2011, In Ken-ichi Sasaki (ed.). Asian Aesthetics. National Univeristy of Singapore Press.
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Added by: Meilin Chinn, Contributed by:

Summary: Chakrabarti explores the possibilities of rasa theory via the question of whose emotion is experienced when an audience relishes a work of art. Chakrabarti argues for the existence of a “centerless non-singular subjectivity” according to which the special emotions savored in aesthetic experience do not have specific owners. These personless sentiments indicate an ethical relationship between aesthetic imagination and moral unselfishness.

Comment: This text could serve as both an overview of rasa theory in Indian aesthetics, as a basis for comparative work in cross-cultural aesthetics, as well as comparative philosophy.

Related reading:

  • Abhinavabhāratī. Abhinavagupta. In Nāṭyaśāstra of Bharatamuni: Text, Commentary of Abhinava Bharati by Abhinavaguptacarya and English Translation. M.M. Ghosh (ed.). Delhi: New Bharatiya Book Corporation, 2006.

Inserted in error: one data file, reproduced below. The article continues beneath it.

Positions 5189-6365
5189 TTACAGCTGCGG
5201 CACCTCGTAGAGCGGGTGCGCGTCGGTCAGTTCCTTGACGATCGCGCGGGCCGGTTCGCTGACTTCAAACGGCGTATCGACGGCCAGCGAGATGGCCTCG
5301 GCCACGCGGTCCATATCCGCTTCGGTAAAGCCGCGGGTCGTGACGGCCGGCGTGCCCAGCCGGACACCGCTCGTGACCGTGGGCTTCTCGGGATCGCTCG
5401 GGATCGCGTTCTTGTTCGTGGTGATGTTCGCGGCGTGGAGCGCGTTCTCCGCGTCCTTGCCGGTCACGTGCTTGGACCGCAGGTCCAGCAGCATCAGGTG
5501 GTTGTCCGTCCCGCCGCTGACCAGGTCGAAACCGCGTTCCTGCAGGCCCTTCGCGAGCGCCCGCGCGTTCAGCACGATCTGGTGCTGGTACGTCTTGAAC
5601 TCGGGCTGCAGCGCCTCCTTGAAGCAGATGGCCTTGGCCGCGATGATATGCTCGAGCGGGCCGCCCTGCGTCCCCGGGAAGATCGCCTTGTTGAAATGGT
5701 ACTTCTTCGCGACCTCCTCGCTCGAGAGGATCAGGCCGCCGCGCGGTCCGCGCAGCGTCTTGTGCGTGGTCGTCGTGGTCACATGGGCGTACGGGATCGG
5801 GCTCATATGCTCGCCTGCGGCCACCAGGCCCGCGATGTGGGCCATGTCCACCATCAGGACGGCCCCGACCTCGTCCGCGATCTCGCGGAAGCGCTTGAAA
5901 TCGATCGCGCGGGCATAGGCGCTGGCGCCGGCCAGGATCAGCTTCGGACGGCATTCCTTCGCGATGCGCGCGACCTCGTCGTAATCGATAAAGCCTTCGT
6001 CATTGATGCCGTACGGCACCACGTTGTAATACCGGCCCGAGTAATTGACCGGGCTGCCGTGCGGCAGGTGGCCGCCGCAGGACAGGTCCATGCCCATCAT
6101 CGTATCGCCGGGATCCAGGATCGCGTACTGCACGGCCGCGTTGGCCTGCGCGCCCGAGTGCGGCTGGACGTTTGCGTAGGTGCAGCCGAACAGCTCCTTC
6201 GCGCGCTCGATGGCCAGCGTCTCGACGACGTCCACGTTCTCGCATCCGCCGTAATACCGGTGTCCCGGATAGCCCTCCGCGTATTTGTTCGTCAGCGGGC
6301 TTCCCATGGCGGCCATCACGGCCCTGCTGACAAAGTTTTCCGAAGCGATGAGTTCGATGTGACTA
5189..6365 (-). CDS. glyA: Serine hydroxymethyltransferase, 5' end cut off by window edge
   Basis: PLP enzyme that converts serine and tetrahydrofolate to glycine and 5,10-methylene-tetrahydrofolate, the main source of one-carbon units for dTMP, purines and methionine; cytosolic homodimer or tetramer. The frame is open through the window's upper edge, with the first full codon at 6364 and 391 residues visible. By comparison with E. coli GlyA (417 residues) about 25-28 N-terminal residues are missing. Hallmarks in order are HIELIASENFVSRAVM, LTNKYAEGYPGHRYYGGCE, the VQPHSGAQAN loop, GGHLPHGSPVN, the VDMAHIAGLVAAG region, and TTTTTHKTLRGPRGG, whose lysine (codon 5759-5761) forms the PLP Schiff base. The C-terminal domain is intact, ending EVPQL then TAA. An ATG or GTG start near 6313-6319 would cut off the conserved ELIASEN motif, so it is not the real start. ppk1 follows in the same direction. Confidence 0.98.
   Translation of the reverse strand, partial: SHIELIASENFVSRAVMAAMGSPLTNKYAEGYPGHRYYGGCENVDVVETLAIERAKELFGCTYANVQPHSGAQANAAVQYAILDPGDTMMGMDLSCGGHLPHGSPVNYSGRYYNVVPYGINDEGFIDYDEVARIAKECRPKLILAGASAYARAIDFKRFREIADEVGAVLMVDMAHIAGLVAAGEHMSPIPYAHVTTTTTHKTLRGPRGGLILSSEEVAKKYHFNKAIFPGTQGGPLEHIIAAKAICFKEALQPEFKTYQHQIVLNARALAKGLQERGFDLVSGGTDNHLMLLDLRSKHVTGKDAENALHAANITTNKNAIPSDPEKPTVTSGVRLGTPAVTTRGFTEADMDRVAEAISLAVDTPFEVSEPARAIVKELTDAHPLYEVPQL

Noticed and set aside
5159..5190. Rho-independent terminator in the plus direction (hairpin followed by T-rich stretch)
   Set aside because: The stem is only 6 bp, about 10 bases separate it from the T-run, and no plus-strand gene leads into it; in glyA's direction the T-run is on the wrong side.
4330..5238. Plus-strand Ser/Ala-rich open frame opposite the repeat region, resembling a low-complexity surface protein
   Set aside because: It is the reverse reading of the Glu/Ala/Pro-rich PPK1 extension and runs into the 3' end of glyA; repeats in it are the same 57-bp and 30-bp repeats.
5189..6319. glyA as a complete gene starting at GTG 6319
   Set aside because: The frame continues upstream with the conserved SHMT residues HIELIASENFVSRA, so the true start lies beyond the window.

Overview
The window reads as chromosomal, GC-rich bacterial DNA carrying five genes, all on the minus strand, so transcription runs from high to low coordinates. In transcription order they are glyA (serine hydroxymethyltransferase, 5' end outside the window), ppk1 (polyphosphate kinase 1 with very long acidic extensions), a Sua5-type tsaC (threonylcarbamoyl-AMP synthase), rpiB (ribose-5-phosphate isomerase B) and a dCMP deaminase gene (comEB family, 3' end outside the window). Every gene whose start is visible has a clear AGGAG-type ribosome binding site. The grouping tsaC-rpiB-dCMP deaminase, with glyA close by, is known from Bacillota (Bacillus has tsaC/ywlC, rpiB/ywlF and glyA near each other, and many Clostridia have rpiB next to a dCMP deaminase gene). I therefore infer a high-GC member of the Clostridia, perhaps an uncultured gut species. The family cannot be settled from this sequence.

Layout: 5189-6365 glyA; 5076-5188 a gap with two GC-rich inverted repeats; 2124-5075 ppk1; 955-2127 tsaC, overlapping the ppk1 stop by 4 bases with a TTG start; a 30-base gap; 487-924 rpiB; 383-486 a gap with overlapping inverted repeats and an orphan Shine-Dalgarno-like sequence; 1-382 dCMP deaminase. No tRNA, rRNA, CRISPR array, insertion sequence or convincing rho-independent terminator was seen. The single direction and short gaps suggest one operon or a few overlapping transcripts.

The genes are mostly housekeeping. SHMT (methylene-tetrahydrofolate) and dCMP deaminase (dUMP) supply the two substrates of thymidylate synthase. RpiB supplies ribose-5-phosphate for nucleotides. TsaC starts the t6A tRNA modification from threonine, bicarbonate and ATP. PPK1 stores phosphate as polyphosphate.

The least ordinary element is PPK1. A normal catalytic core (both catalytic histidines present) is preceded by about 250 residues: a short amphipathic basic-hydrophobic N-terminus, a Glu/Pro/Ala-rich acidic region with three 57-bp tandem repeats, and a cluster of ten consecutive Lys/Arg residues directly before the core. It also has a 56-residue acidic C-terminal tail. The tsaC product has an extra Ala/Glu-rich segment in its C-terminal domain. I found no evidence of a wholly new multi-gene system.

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Macdonald, Cynthia, , . Externalism and first-person authority
1995, Synthese 104 (1):99-122.
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Added by: Giada Fratantonio, Contributed by:

Abstract: In this paper, the author explores the relation between content externalism, i.e., the idea that the content of our thought is determines by factors of the environment, and first-person authority, i.e., the idea that subjects are authoritive with respect to the content of their own intentional states. The author develps an account of first-person authoritive that results being compatible with externalism.

Comment: It is good as a further reading on the topic of content/semantic externalism.
[This is a stub entry. Please add your comments to help us expand it]

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Piper, Adrian M. S., , . Rationality and the Structure of the Self, Volume I: The Humean Conception
2008, APRA Foundation Berlin.
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Added by: Chris Blake-Turner, Contributed by: Adrian M. S. Piper